Illustration: Shyam G Menon

Runners from around the world including India will be attempting the virtual race of the Comrades Marathon – Race the Comrades Legends – on Sunday, June 14, 2020.

The 2020 edition of the ultra-marathon, held annually in South Africa, was cancelled due to the COVID-19 pandemic. The organizers of the Comrades Marathon decided to hold a virtual race on the same day as the real race was scheduled to be held.

The virtual race offers various distance options – five kilometers (Couch2Comrades – Fun run), 10 km (Comrades Sprint), 21.1 km (Comrades Legends Half Marathon), 45 km (Half Comrades) and 90 km (Comrades Legends Ultra). Participating runners are expected to upload their race data at the end of the day. Finishers will be couriered the Race the Comrades Legends medal.

Among overseas events, Comrades has a dedicated following in India. Preparations for it are different from taking a shot at one of the World Marathon Majors. The route at Comrades links Durban and Pietermaritzburg in South Africa’s Kwazulu-Natal province. Besides distance, the route features elevation gain and alternates each year between an uphill and a downhill run. The event is actually an ultramarathon lurking behind the name of a marathon. Participants therefore court an extended period of training. In Mumbai, those who sign up for Comrades usually graduate through regular long distance training runs (and events therein) to several group runs including in places like Lonavala for a feel of hilly terrain. This long duration of engagement with the event and fellow runners headed to South Africa, builds an ephemeral sense of community. The onset of pandemic and the eventual cancellation of the real event in South Africa would have brought inevitable disappointment. June’s virtual Comrades will offer some consolation.

“ I guess the attractive part is that it will probably be one of those few chances to run virtual Comrades Marathon. Also, the medal will be unique,” said Mumbai-based ultra-runner Satish Gujaran. Satish is the first and the only Indian runner yet to complete Comrades Marathon ten times consecutively. At the time of writing, nearly 80 runners from India had enrolled for the virtual race, of which nine were scheduled to run the 90 km distance. In India, recreational runners have not been able to get out for training runs as the lockdown was stringent. “ Without much training, it may not be possible to run 90 km, especially for runners from Mumbai,’’ Satish said. He has opted not to run the virtual race. Instead, he may pace some runners on Sunday.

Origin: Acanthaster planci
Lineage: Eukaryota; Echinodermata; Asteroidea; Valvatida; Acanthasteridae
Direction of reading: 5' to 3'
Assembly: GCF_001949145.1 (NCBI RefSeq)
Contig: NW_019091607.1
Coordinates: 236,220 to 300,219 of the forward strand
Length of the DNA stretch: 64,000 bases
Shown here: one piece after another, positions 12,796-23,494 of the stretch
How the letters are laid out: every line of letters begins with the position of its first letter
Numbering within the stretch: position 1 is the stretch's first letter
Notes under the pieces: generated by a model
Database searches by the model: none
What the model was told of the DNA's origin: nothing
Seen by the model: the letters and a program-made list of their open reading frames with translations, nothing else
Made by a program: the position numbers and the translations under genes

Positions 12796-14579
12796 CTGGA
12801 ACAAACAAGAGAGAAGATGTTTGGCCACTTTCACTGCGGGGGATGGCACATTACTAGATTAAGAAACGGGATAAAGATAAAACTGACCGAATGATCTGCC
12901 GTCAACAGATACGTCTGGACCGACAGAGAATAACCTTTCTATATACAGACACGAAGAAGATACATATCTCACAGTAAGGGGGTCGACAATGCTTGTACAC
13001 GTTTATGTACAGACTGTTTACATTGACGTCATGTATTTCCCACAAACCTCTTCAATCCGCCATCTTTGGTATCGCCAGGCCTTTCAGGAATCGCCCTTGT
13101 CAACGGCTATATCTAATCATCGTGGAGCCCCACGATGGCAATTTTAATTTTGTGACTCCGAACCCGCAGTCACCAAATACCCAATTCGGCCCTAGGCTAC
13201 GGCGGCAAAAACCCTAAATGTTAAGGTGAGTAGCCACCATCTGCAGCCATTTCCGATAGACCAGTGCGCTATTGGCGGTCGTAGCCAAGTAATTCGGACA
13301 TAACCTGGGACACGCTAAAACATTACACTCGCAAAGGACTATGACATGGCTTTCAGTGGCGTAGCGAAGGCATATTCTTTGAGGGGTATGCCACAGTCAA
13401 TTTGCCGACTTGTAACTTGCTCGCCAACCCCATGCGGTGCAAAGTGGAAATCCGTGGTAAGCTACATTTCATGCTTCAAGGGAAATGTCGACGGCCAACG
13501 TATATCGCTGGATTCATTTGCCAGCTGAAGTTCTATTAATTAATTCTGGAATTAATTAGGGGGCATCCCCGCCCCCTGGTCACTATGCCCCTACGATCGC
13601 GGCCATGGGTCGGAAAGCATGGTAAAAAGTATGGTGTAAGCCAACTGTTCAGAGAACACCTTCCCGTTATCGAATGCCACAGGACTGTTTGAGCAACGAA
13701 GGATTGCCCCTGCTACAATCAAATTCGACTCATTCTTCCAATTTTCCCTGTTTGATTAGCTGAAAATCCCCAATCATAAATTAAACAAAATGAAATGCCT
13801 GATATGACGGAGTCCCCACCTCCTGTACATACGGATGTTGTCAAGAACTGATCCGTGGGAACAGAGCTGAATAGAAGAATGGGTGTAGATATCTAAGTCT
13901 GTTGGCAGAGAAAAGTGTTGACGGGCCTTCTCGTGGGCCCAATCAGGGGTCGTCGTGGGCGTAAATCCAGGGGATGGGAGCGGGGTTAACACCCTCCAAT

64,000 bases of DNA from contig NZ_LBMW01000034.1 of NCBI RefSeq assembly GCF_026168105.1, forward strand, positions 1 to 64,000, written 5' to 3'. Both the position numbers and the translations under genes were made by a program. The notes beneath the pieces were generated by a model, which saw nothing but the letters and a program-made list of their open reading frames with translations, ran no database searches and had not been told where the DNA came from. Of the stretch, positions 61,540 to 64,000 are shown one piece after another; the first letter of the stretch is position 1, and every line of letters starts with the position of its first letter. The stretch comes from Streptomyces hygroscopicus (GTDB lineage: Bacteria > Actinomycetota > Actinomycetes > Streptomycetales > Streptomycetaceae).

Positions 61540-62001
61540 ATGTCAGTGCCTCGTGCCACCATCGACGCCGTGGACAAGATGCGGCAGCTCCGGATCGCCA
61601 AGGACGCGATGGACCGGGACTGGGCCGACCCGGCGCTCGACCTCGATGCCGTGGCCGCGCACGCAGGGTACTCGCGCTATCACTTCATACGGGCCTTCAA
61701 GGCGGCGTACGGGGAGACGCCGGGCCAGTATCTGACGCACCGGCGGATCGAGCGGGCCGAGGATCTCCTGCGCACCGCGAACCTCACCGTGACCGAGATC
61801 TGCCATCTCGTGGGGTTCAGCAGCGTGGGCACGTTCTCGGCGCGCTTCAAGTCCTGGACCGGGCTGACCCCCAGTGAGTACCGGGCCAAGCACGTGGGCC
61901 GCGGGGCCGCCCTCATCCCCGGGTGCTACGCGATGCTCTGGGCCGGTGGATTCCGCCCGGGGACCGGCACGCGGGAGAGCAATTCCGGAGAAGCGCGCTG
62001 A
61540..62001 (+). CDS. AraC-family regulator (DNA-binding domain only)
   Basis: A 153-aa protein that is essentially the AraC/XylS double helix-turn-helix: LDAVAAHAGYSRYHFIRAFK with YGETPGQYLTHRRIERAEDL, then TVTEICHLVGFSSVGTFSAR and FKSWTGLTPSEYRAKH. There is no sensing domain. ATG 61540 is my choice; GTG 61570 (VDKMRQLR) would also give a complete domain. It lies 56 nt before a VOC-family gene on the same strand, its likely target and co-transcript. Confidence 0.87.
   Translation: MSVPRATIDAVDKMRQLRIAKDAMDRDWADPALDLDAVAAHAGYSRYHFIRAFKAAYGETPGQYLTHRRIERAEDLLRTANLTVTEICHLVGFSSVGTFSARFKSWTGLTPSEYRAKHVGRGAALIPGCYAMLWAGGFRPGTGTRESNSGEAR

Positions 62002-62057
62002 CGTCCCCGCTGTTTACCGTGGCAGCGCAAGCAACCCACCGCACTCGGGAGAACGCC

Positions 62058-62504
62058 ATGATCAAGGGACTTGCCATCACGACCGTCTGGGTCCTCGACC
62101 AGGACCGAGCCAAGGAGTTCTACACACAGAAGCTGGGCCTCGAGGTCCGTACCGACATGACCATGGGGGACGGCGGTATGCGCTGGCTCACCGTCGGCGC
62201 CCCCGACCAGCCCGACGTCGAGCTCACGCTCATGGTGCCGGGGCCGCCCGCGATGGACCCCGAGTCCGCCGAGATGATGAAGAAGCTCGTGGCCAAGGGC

Dr Anand Patil (This photo was downloaded from the runner’s Facebook page and is being used here with his permission)

Notwithstanding Satish’s observation, among those attempting the 90 km virtual race is Mumbai-based ultra-runner and triathlete, Dr Anand Patil. He is a surgeon by profession. “ This was to be my ninth Comrades,’’ he said referring to the now cancelled 2020 edition of Comrades. He has run the ultra-marathon for eight years in a row.

Dr Patil is attempting the virtual race despite not having done any training during the lockdown so far. He was hoping to resume running after the latest round of relaxation to lockdown. That would still leave him only a week or so to the virtual event. A recreational triathlete, Dr Patil said he has completed the Ironman triathlon 19 times. He also did the Ultraman in Australia in 2017. His background in endurance sports, including a past featuring back to back long distance runs, is what has given Dr Patil the confidence to try the 90 km-run without any dedicated training done recently.

“ I have worked on a training formula called fitness pyramid. At the base of this pyramid is stamina. The other elements of this pyramid are endurance, strength and speed. Even if I don’t train for a couple of months, I will be able to do an ultra-distance event,” Dr Patil said. Further, according to him, a diet that is abundant in micronutrients and is devoid of supplements is good to build immunity.